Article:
Curtis Watkins (Curious)

Curtis 2

Curtis and Cheryl at Yosemite National Park

Part 4 of 4

Geoff:  I know you as a master coach.  I think the interesting thing about the pursuit of mastery is so different than the pursuit of being an expert in that, as Maricarmen Gwell says, staying in the “not knowing” is more important than getting to the answer quickly.  What would you say is one thing that is your edge for learning right now?  That you wish you knew or knew how to do?  What’s a particular challenge you still face?

Curtis:  Which one to pick?  So many challenges; so little time.  I would say patience and humility.  I’m still working on those.  And probably will be until I die.

Geoff:  How do you stay fresh and energized?  What practices do you have in place that keep you taking care of yourself better?

Curtis:  Physical exercise, meditation, and being in nature.  I recommend some form of meditation to every single client.  They don’t always take me up on it, but I recommend it.

Geoff:  What do you find valuable about it?

Curtis:  It’s probably the greatest tool there is to generate self-awareness and change, in my opinion.

Geoff:  So let’s just begin to talk a little bit about leadership.  How do you define leadership?

Curtis:  I would define leadership as having people follow a vision that is meaningful for them.

Geoff:  With all the leaders you’ve worked with, what’s the most important thing you have learned about leading?

Curtis:  I think Eisenhower said this (I’m not sure; it might have been MacArthur),  “I need to be a good follower first.”  I think a lot of people forget that.

Geoff:  Drawing on your years of experience, would you have one piece of advice you’d give to every leader?

Curtis:  Meditate.

Geoff:  What’s one thing you wish you would have known that would have helped leaders you worked with?

Curtis:  I saw that question.  Could you ask that differently?  I had a hard time with that one.

Geoff:  As you started out as a coach, I’m sure you ran into some challenges with the leaders you were coaching.  I’m sure that as you went down the road, there were some things that emerged, some learning that you got, that would have been helpful to have known back in the beginning of the game.  It’s like, what advice would you give to yourself during the early years of your coaching?

Curtis:  During my early years, the advice I would give myself is stop thinking that you know something.  It goes back to Covey.  People don’t care how much you know until they know how much you care.  In my younger stages, I was more about proving how much I knew.

Geoff:  How do you deal with leaders and, for me, my assessment is that most of us are emotionally incompetent, emotionally illiterate?  How do you deal with leaders who are emotionally illiterate when we’re emotional beings and a lack of understanding will often sink us?

Curtis:  As you know as a coach, the first thing is that they have to see that as a breakdown or an issue.  If they don’t see it as an issue, then there’s really nothing I can do.  So, the first thing is, how do I legitimize emotions as a valid territory of leadership exploration.

Once they see that, once they get that, then I can ask them, “Is this a territory that you think would be worthwhile for us to explore for you as a leader?”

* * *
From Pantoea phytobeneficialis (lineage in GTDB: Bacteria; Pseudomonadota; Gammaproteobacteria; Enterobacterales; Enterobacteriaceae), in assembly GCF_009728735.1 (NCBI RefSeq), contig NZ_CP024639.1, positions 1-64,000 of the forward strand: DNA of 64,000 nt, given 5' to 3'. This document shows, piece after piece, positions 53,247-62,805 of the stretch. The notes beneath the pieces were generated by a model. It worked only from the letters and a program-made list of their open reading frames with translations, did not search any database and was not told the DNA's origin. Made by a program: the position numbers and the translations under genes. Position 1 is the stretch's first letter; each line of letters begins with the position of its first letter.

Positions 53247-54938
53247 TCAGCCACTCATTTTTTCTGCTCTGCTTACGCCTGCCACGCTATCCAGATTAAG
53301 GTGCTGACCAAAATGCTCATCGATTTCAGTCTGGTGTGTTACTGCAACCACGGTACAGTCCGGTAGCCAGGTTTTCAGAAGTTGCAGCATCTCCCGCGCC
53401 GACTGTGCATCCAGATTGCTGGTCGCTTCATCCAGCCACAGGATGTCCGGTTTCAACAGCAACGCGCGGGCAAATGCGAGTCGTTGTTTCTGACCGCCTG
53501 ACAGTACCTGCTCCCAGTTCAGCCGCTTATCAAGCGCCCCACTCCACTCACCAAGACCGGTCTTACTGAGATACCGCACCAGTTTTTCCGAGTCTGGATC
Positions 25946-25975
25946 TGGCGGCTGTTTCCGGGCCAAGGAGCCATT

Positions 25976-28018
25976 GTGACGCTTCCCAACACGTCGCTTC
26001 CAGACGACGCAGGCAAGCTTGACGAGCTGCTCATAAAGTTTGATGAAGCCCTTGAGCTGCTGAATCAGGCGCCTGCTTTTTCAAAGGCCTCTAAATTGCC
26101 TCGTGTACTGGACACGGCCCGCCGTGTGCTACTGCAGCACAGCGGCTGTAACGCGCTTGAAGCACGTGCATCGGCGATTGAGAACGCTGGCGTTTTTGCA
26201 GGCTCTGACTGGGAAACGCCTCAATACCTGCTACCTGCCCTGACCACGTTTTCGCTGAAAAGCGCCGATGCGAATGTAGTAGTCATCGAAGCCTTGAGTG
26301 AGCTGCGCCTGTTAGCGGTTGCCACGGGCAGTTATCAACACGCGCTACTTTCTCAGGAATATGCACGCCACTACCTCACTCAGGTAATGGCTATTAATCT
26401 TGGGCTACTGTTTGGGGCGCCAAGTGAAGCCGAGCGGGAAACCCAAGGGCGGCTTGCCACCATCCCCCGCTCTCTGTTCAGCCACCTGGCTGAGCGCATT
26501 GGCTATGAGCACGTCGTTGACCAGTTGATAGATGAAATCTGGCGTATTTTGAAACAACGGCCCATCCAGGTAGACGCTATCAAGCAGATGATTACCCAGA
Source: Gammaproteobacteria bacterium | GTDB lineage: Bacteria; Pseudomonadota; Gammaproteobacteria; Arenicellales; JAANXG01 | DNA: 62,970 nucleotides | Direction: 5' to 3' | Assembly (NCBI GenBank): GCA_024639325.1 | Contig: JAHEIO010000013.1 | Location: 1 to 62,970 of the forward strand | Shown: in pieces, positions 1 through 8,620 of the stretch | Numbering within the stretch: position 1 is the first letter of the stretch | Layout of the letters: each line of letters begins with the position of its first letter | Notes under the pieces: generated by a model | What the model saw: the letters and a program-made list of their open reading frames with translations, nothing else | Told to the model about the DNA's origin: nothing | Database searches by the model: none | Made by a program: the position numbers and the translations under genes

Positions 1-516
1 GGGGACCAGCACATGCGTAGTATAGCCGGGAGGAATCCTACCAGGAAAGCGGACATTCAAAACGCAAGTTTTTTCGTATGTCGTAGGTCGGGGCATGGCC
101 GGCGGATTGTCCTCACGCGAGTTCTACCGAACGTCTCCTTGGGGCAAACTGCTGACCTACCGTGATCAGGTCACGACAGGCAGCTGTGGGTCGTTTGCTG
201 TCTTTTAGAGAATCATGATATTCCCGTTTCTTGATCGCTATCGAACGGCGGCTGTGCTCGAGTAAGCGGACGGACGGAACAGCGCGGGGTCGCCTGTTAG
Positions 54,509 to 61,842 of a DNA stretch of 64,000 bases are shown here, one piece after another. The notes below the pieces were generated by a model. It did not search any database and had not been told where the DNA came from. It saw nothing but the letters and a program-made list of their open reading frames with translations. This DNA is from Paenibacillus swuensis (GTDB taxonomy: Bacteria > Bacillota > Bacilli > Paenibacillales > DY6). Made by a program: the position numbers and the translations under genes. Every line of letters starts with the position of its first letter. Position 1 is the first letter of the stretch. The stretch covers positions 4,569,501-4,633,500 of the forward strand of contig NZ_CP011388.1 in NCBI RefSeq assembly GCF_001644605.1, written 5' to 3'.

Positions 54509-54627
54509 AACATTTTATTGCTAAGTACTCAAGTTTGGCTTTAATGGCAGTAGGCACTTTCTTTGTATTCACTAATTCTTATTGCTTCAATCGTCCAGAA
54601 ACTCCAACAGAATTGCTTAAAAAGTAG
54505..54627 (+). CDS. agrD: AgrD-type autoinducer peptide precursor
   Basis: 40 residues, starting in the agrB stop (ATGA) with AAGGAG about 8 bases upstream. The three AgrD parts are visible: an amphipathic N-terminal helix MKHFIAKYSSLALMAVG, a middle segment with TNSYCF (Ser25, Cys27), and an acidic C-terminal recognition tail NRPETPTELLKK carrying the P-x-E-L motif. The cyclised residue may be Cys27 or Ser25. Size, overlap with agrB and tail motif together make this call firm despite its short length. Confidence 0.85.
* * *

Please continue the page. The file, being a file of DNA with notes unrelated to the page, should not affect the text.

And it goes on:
Once they say “yes” to that, if they do, then we have a game.  If they don’t, then I can’t go anywhere with them with that.

Geoff:  How does that limit you then, if they don’t go that way?

Curtis:  Severely, if that’s something that I see is a key issue for them.  The cognitive realm is one that most leaders are pretty slick in—they’re very practiced in it.

The other domain that I can use is the somatic domain, which is the body,  because they’re not so slick when it comes to that.  So, if they’re hesitant. . .  We’ve been conditioned around emotions, especially men, but also women in different ways.  “Listen, leave your emotions at home” kind of thing.

Geoff:  Except for the manly ones.

Curtis:  Yeah, except for the aggressive ones.  So another way in is through somatics.  And somatics can also lead to emotions.  I would use that route also.  That can be a significant impact in a nanosecond, in a minute.

I have one managing director of an international bank I just said, “I want you to just close your eyes and be still for a minute.”

And after that minute he opened his eyes.

I said, “What’d you notice?”

He said, “I noticed how exhausted I am.”

Out of that, he took his first sabbatical in his career.  He took three months off and then asked to be reassigned.  One minute!  Now, we’d been in a relationship for a while, so I could ask him.  But not that long.

Geoff:  It shows the power of powerful questions in the coaching profession.

Curtis:  For me it was the power of somatics.

Geoff:  You’ll be speaking at our upcoming conference, Meeting (Extra)Ordinary Leaders on October 29th.  What’s one thing you would like people to know about your topic and why it’s important?

Curtis:  How emotional literacy can help leaders lead.

Geoff:  Why is that important?

Curtis:  I think one of the criteria of being an effective leader, and I could be wrong on this but I’ve seen it more often than not, is a leader’s ability to generate the emotion that is appropriate for the task at hand.  And if I am emotionally illiterate, that means I can’t even name whatever emotion I’m going to need, much less actually generate it.

Geoff:  Curtis, this has certainly been an act of kindness on your part to spend an hour with me in the interview process.  I want to thank you for that.

Curtis:  It’s been a pleasure, Geoff.  Thank you so much for inviting me.


 

© Geoff Davis 9/20/19

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